Delaney Clause Is Nostalgia We Can’t Afford

By Michael Fumento


Copyright 1996 Michael Fumento

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What would you say if your city’s housing code dwelled at great length on the sturdiness and structure of thatched roofs? What if vehicle regulations required blinders on your automobile so that it doesn’t shy when an emergency vehicle passes by?

If you like those ideas, you’d love the federal Delaney Clause.

The Delaney Clause prohibits any measurable residue (from, say, pesticides) that has been found to cause cancer in either animals or man, in any processed food. Back in 1958, when it was passed as part of the Federal Food, Drug, and Cosmetic Act, it seemed to make sense. But just as Married with Children humor has replaced that of Leave it to Beaver (sigh), science has long since passed by Delaney.

That’s in part because back when Delaney was passed, residues could only be measured in parts per thousand. Now they can be measured in parts per trillion and sometimes even in parts per quintillion. Let’s say you detect a part per quadrillion in a plum product. That’s the equivalent of one plum in 73,511,000 tons.

Delaney is also outdated because it greatly preceded the use of maximum tolerated dose testing in laboratory animals which didn’t get going in earnest until the late 1960s. Under such testing, about half of all chemicals — both natural and synthetic — have caused tumors, which makes them verboten under Delaney.

Critics say this makes such testing useless, because it can’t possibly be that half of everything is carcinogenic.

The fact that the natural world is full of rodent carcinogens makes Delaney "absurd," says pre-eminent Berkeley biologist Bruce Ames.

"There are a thousand chemicals in a cup of coffee. Twenty-six have been tested and 19 have already proven positive, leaving about a thousand left to test," Ames told me. "The FDA would be laughed at if it tried to keep coffee from being added to ice cream. But there’s no reason to think it’s really a hazard."

In any case, decades after Delaney was passed, this rodent testing became its backbone.

Congress in 1958 could no more have predicted these new developments than the Continental Congress could have predicted the advent of warplanes, yet nobody claims we need to be restricted by language in the Constitution which only allows funding for an Army and a Navy. In addition to allowing natural rodent carcinogens while banning synthetic ones, Delaney encompasses another double standard.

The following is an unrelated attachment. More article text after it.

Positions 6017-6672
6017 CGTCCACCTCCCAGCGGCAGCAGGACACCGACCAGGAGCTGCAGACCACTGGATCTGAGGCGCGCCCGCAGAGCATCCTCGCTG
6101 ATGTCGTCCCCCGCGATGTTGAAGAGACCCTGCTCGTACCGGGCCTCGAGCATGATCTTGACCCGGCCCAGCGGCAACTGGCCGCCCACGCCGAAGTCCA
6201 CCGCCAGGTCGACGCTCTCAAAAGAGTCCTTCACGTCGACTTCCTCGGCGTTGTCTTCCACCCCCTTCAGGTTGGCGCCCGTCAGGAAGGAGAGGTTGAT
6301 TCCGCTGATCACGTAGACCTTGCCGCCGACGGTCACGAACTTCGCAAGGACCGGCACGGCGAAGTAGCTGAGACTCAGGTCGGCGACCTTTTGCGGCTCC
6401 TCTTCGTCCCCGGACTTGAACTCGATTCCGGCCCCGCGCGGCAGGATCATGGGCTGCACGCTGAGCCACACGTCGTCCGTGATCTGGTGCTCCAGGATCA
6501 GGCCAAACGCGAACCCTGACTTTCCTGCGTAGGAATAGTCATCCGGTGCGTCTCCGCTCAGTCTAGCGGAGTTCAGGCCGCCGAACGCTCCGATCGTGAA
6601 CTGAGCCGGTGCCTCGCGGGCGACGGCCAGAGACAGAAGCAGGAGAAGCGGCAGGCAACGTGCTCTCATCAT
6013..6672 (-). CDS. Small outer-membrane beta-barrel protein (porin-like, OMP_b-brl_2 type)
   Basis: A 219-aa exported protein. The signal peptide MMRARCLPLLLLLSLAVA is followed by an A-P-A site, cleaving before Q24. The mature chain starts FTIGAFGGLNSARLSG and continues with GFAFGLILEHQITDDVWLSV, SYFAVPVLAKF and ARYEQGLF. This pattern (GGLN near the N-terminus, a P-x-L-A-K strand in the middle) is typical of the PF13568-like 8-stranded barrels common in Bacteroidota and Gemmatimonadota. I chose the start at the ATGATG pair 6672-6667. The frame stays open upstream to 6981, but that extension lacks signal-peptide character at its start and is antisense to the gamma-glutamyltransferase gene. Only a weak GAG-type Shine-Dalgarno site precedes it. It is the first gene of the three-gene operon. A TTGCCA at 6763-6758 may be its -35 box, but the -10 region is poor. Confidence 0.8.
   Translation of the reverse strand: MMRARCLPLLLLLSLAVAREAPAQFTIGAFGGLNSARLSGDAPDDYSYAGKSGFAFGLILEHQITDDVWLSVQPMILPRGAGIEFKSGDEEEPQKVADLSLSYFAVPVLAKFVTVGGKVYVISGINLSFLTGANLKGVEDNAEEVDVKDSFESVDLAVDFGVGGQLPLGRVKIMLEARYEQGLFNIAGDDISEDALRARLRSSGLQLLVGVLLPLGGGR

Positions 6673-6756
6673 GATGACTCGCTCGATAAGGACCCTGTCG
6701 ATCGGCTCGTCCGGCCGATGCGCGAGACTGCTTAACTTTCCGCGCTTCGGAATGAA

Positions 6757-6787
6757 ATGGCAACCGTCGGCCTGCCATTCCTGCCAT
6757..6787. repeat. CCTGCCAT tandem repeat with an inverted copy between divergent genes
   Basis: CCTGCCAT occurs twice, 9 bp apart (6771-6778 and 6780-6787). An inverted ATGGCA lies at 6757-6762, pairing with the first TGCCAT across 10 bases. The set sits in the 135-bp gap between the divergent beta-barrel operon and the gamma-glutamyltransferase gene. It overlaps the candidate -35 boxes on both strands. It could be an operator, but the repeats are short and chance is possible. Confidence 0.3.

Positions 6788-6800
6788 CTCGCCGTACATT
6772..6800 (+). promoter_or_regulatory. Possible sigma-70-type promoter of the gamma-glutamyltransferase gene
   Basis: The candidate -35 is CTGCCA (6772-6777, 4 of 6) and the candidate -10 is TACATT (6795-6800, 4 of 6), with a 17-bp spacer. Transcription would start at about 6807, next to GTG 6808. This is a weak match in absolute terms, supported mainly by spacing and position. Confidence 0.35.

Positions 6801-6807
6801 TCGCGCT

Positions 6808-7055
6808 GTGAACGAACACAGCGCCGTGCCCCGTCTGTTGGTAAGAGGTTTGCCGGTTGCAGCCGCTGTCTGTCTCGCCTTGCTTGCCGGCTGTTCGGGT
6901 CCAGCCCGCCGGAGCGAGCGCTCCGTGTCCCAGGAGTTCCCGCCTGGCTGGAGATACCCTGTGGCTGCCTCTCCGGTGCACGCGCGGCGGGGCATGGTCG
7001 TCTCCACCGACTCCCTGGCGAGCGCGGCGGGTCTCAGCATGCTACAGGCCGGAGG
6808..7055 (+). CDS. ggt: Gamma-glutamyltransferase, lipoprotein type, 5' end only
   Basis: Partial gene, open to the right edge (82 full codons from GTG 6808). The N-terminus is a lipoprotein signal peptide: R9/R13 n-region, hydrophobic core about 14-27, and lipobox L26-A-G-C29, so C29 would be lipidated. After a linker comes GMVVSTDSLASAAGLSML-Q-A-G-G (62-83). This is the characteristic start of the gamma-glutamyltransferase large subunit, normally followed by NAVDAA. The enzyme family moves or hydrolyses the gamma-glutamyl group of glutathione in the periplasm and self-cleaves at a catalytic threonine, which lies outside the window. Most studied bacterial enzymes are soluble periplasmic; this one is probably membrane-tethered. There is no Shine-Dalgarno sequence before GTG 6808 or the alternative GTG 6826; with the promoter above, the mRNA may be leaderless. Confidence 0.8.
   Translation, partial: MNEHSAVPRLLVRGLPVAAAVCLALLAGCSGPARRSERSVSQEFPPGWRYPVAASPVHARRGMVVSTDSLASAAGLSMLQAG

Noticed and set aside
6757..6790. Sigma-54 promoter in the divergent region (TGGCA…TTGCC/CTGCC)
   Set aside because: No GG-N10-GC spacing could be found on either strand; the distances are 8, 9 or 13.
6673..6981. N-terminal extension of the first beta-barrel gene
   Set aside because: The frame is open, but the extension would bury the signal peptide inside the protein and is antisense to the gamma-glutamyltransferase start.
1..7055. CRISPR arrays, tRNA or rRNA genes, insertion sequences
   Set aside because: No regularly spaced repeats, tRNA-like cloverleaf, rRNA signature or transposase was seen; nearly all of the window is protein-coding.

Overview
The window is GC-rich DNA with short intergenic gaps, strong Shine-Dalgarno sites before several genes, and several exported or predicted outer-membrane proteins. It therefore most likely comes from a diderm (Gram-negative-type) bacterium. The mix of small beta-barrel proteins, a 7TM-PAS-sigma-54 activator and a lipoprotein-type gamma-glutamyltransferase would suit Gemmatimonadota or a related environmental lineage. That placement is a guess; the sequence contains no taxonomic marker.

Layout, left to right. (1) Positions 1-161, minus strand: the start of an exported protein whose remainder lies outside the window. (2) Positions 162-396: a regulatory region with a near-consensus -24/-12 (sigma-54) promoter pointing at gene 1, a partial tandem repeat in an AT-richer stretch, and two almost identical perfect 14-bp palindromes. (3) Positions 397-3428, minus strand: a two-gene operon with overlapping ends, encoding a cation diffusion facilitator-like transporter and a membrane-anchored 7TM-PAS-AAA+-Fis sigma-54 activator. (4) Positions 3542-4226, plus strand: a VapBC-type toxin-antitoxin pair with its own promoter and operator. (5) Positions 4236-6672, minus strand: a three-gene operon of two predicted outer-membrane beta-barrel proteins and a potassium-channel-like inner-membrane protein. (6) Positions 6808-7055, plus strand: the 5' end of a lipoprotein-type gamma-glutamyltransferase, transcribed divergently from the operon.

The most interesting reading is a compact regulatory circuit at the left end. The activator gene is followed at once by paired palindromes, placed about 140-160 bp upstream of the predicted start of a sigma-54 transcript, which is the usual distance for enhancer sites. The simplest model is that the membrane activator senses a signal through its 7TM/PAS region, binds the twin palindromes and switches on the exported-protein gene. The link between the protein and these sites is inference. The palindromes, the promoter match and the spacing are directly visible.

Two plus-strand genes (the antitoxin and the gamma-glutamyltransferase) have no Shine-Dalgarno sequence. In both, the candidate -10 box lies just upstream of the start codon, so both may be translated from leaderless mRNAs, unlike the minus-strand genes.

First, more recent legislation does allow rodent carcinogens in unprocessed food, so long as the level is low enough under a certain formula to qualify as a "negligible risk." A fresh fruit could have a 10 parts per billion of a pesticide and be allowed but if it’s turned into a sauce or juice it might have only 1 part per billion and be banned.

But, some might argue, if Delaney has worked to date, why fix it if it ain’t broke? In fact, it’s always been broken but ignored. Because of the outrageousness of actually applying it, the EPA has simply chosen not to. But that’s about to change because of a lawsuit the Natural Resources Defense Council won against the Agency, forcing strict compliance with the legislation.

Now, like it or not, the EPA has no choice but to ban 85 uses of 38 different pesticide active ingredients. According to the Washington, D.C.-based non-profit research group National Center for Food and Agricultural Policy (NCFAP), this could result in increased production costs of $175 million over the next year and $212 million per year after that. The crops most affected would be potatoes, apples, and sugarcane, which account for 55% of the total potential costs. Look for your grocery bill to go up accordingly.

Said NCFAP Senior Research Associate Leonard P. Gianessi, ". . . the risks of the Delaney-listed pesticide uses are negligible, while the economic benefits that they provide are estimated to be $400 million per year."

The Delaney Clause was always too simplistic for its own good. Explains environmentalist and University of California biologist Garret Hardin, "The Delaney Act was passed because congressmen are old men. They are afraid of cancer. Because they’re scared, they wanted zero tolerance. They did not get any scientific advice. Environmentalists who are scientists would never support a zero tolerance level for anything."

That’s why even such ardent cheerleaders for pesticide regulation as regulation as New York Mt. Sinai pediatrician Dr. Phillip Landrigan and Senator Edward M. Kennedy (D-Mass.) have called for its replacement by something more workable.

Sen. Richard Lugar (R-Indiana) has introduced a bill which would implement recommendations by the National Research Council, including a "negligible risk" standard for both processed and raw foods. This determination would be made by the EPA Administrator, assisted by a newly-created science review panel.

Current EPA Administrator Carol Browner has already agreed in principle to such a scheme.

Make no mistake. Nostalgia is a great thing within limits, and here’s to bringing back Leave it to Beaver-type shows in prime time while pulling the handle on the toilet in which Married with Children swims. But when the health and safety of people are concerned, our regulations need to reflect present the latest scientific evidence, not the state of the art from 1958.


Read Michael Fumento’s additional work on cancer, on pesticides, and on the EPA.